In preparation for the exercise, we had to capture a decent number of past reports, which was most time-consuming. What this highlighted for us was how paper-based reports and reporting is a serious hinderance to extracting useful data, and has provided impetus internally for us to look into alternatives. The derived statistics were presented to the client in a workshop, with representatives from a number of the customer's teams present. We had little insight into the background to many of the projects, and it was very interesting to hear the analysis and opinions that emerged as they digested the information. For example, one set of applications exhibited particularly poor metrics from a security standpoint. Someone highlighted the fact that these were outsourced applications, which raised a discussion within the client about the pros and cons on using third party developers. It also suggests that many further attributes can be attached to the data that is captured: internal or third party, development lifecycle model (is agile producing better code for you than other models?), team size, platforms, languages, frameworks etc.

As mentioned above, a key test for metrics is where they support decision making, and the feedback from the client was positive in this regard.

And now?

In summary, current security metrics as they relate to talking about an organisation's application security suffers from a resolution problem; they're not clear enough. Attacker effort is not modeled when discussing vulnerabilities, even though it's a significant factor when trying to get a handle on the ever slippery notion of risk. One approximation for attacker effort is to create a base-metric of the number of findings-per-day for a broad set of applications belonging to an organisation, and use those to evaluate which kinds of vulnerabilities are typically present while at the same time clarifying how much effort an attacker requires in order to exploit it.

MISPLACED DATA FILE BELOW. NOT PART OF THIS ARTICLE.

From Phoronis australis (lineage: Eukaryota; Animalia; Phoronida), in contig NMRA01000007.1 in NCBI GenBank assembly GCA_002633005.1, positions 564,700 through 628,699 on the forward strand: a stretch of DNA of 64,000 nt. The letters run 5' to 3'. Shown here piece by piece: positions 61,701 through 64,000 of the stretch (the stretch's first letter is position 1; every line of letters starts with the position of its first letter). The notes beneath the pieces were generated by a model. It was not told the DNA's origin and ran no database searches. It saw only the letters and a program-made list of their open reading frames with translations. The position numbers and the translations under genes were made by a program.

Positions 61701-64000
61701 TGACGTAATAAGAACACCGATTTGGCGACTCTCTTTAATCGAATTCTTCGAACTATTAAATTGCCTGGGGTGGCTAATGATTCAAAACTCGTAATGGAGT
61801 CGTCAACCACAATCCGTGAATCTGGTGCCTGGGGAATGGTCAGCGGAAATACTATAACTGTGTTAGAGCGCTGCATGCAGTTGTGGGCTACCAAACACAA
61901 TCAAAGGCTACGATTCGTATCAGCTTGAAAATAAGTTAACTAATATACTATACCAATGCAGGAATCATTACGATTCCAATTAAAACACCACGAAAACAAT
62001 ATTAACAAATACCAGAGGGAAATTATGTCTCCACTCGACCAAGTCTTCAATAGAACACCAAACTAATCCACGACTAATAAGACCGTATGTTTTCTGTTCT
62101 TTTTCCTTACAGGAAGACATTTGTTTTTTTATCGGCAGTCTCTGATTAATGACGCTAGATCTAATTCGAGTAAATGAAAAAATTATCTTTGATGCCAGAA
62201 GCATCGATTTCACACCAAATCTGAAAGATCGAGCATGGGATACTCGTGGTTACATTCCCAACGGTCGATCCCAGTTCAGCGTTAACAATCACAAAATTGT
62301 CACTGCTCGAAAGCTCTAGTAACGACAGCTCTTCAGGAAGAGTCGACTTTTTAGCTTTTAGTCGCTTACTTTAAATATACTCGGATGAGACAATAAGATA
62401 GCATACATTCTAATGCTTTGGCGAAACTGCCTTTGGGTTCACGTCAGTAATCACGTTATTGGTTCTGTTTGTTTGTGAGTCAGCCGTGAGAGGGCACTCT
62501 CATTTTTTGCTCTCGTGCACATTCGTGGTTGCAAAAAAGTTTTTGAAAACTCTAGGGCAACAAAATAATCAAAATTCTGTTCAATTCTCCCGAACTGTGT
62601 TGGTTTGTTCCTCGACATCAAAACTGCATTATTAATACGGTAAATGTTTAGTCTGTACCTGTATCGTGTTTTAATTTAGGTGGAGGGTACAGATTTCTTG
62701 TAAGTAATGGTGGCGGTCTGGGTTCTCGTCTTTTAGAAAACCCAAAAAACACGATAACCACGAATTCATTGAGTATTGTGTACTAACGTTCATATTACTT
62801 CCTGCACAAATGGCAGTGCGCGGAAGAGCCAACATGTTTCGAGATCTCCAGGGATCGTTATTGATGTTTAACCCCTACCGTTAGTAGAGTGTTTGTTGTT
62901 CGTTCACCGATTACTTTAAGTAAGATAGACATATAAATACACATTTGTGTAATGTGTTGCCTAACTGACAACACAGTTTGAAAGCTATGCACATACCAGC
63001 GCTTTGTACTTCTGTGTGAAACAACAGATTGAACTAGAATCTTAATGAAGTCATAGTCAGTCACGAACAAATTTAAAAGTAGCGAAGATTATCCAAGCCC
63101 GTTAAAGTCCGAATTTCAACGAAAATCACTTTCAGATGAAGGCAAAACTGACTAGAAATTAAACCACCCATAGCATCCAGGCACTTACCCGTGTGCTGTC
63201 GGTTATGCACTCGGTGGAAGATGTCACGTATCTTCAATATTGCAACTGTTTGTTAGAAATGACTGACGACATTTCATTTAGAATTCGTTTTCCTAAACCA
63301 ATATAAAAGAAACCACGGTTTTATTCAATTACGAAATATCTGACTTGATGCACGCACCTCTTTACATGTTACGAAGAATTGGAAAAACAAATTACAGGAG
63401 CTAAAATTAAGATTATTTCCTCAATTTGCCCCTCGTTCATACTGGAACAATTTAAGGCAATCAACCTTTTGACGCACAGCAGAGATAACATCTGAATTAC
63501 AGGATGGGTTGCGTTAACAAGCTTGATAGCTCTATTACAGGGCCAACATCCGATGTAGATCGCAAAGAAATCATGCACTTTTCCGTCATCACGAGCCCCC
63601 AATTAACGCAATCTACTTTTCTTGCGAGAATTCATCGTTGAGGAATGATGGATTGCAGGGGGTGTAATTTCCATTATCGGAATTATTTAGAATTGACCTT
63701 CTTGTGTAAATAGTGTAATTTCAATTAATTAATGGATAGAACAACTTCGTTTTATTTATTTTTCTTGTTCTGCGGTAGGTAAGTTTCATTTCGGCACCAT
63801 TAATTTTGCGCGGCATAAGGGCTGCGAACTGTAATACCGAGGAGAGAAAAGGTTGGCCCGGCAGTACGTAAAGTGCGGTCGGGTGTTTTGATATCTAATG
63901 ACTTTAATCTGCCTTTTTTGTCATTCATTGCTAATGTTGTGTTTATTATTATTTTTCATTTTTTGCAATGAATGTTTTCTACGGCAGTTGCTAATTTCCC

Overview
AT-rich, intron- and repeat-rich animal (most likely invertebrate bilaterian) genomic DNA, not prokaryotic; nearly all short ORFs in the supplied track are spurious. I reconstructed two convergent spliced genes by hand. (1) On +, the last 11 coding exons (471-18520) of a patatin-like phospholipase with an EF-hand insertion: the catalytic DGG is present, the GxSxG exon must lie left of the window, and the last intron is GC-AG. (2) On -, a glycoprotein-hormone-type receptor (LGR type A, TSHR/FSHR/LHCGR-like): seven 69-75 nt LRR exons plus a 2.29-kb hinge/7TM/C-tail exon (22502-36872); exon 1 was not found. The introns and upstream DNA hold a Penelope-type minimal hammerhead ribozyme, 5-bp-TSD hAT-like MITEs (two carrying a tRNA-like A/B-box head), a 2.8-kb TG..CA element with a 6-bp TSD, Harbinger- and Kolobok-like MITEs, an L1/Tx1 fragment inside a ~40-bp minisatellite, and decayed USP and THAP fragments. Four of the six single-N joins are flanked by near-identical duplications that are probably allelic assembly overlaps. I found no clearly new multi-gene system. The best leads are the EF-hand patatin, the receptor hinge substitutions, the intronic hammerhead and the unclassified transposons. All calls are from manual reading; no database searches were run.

This idea is still being fleshed out. If you're aware of previous work in this regard or have suggestions on how to improve it (even abandon it) please get in contact.

Oh, and if you've read this far and are looking for training, we're at BH in August.

Thu, 10 Jun 2010

SensePost Corporate Threat(Risk) Modeler

Since joining SensePost I've had a chance to get down and dirty with the threat modeling tool. The original principle behind the tool, first released in 2007 at CSI NetSec, was to throw out existing threat modeling techniques (it's really attack-focused risk) and start from scratch. It's a good idea and the SensePost approach fits nicely between the heavily formalised models like Octave and the quick-n-dirty's like attack trees. It allows fairly simple modeling of the organisation/system to quickly produce an exponentially larger list of possible risks and rank them.